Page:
The Exclusivity Dilemma

Amazon often dominates my thoughts these days. Like many other authors, because of Amazon’s KDP self-publishing program, I now have readers and I’m able to make a small living. So I’m deeply grateful to Amazon, even loyal. As an author, I’m also entirely dependent on the company. If it kicked me out of the KDP program, I’d have to go back to freelance editing, and I would write far fewer novels.

Yet, I don’t want to see Amazon become a monopoly or have it be the only place my books are available. I want readers to have choices. Still, to survive financially, I may have to climb on board the Amazon train and let go of the idea that I’m an independent author.

Two issues are on deck for me right now. First, is the lending library that everyone’s buzzing about and some are calling predatory. Amazon called me two weeks ago to pitch KDP Select to me personally. Surprised by the contact, I assume it’s because I have ten books on the market and sold quite a few on Kindle last year.

My only concern was the exclusivity issue, but in the end, I decided to enroll two of my standalone thrillers. Which means I had to pull those books from all other e-readers. I wasn’t making enough money on them from any other sources for it to be a financial decision. My hesitation was based only on my commitment to give readers full access to my books.

But the promotional opportunity Amazon offered—a five-day giveaway of the books—was hard to resist. The exposure could be invaluable. Right now, The Suicide Effect is being downloaded in record numbers. Because I have nine other books for new readers to buy, this could turn out well for me. I’ll know in the next month or so.

The other issue is the possibility of becoming an Amazon-published author. I have two thrillers in submission to Thomas & Mercer, with the hope that Amazon will buy the rights and republish them as T&M titles. If that happens—and I hope it does—those books would then be sold exclusively by Amazon. The benefit to me would be Amazon’s incredible marketing machine, which would expose my entire body of work to thousands of new readers.

So my commitment to full access for readers is eroding. After last year’s run-up in sales, followed by the inevitable decline when the Amazon algorithm dropped me (as it eventually does), I came to the conclusion that Amazon already owns me…if I want to be a full-time novelist. The struggle to resist is futile.

So I’m tempted to simply get it over with and put all my books in the lending program and give up on selling them anywhere else. I believe I’ll end up there someday anyway. It wouldn’t change my finances enough to worry about, but it would make me feel guilty about denying my books to readers who don’t do business with Amazon.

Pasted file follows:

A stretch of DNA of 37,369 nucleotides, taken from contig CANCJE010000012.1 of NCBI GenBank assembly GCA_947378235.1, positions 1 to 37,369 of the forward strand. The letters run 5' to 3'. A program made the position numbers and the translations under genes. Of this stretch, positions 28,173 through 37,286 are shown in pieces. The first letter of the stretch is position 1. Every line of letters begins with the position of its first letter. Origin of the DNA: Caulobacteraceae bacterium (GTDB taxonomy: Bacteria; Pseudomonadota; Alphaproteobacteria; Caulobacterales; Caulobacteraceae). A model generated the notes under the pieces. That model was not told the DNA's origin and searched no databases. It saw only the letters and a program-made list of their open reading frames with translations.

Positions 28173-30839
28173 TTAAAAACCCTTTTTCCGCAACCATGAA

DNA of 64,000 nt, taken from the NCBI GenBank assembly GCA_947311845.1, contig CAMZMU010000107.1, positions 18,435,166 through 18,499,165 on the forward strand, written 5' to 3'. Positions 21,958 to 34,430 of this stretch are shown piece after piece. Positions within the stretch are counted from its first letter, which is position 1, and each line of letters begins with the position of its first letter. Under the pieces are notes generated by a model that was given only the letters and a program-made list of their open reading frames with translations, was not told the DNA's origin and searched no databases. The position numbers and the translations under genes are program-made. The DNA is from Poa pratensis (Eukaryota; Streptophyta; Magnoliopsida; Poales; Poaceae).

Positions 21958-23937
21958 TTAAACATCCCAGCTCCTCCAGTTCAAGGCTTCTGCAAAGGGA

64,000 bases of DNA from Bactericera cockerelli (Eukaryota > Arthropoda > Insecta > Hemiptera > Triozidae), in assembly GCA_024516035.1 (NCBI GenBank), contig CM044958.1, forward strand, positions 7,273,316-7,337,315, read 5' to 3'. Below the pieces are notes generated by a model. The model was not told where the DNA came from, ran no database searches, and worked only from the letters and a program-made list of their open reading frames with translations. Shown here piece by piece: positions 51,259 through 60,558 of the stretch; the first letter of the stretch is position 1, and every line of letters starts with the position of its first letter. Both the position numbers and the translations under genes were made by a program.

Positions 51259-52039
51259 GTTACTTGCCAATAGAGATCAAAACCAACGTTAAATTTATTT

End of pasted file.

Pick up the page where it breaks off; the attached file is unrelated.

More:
What do you think?

6 Comments
  1. I get 80% of my short story ebook sales through Smashwords. Wouldn’t make much sense for me to pull my titles and lose sales from Smashwords for a promotional program on Amazon that doesn’t guarantee me better sales there.

  2. I think its a tough call. I can see benefits to doing the lending program and I see the pitfalls too. My business brain tells me not to put all my eggs in one basket, but that basket currently dominates the market.

    I think what will be interesting is how the Nook Tablet does this Christmas. They are putting a lot of marketing dollars behind the product. James Patterson and that woman from Glee doing TV commercials (and they are good commercials) could generate more interest in the device. They are expecting to sell a lot of them this holiday season. Going to be interesting to see what happens.

  3. I don’t know, LJ. This whole thing makes me nervous. Really nervous. It’s like Amazon is saying, “Hey, indie authors, would you be so kind as to help us cut our competitors’ throats?” But once they’ve killed off all their competitors–with our help and full cooperation–whose throat will they cut next? This program might seem harmless and tempting right now, but we might be kicking ourselves someday for putting the knife in their hands.

    I agree with Mark Coker’s take over on Huffington Post: in the long run, it’s in our best interests to have a varied and vibrant ebook marketplace with mulitple outlets for our work. This new program works against that goal. I’m saying no.

  4. I also received a call and decided to enroll three of my six books into the program. One book is being steadily borrowed, the other two are not. Because Amazon is offering me the chance to promo my books for free for 5 days–and they’re only asking for an exclusivity commitment of 90 days–I think this might be a good thing for independent authors (emphasis on might). However, I’m not expecting much. I’m looking at this as a business experiment. I’m waiting to see how things shake out at the end of the first 90 day period before labeling the lending program good or bad.

  5. I’ve only started reading The Sex Club. From the little bit I have read, I have added the entire Det Jackson series to my Amazon wish list for Kindle. While I understand the hesitation to “put all your eggs in one basket,” just about every book in my household and every recommendation to friends through the “word of mouth” advertising, pushes to Amazon. I even heard a Best Buy store clerk pushing people to kindle and away from Nooks because of the belief that the brick and mortar stores are going away. With the HUGE collection and virtual library of the lending program, I can’t say that I would have found your writings anywhere else other than on Amazon as that is now the sole location for reading interests and book reviews. What better advertising can you get from that? Not much in my opinion. Many people agree that if it’s not found on Amazon, and there are no reviews on Amazon, the product is not worth purchasing. Stick with it, and thanks for the great reads.

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